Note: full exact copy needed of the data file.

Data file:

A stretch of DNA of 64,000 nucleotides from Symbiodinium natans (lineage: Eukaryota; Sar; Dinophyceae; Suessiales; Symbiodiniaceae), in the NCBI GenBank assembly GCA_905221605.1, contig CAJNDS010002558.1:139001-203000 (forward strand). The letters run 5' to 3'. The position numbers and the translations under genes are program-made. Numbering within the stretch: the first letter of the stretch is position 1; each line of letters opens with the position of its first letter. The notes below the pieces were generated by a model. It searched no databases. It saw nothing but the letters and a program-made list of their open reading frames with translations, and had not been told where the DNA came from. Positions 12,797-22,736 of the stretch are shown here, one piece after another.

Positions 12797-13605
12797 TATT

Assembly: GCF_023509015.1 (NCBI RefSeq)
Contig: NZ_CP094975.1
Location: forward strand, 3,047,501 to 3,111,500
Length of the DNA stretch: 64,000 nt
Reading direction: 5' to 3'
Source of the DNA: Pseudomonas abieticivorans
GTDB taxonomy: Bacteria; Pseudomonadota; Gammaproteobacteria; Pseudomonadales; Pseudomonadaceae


A stretch of DNA of 64,000 nucleotides from Symbiodinium natans (lineage: Eukaryota; Sar; Dinophyceae; Suessiales; Symbiodiniaceae), in the NCBI GenBank assembly GCA_905221605.1, contig CAJNDS010002558.1:139001-203000 (forward strand). The letters run 5' to 3'. The position numbers and the translations under genes are program-made. Numbering within the stretch: the first letter of the stretch is position 1; each line of letters opens with the position of its first letter. The notes below the pieces were generated by a model. It searched no databases. It saw nothing but the letters and a program-made list of their open reading frames with translations, and had not been told where the DNA came from. Positions 12,797-22,736 of the stretch are shown here, one piece after another.

Positions 12797-13605
12797 TATT

Assembly: GCF_023509015.1 (NCBI RefSeq)
Contig: NZ_CP094975.1
Location: forward strand, 3,047,501 to 3,111,500
Length of the DNA stretch: 64,000 nt
Reading direction: 5' to 3'
Source of the DNA: Pseudomonas abieticivorans
GTDB taxonomy: Bacteria; Pseudomonadota; Gammaproteobacteria; Pseudomonadales; Pseudomonadaceae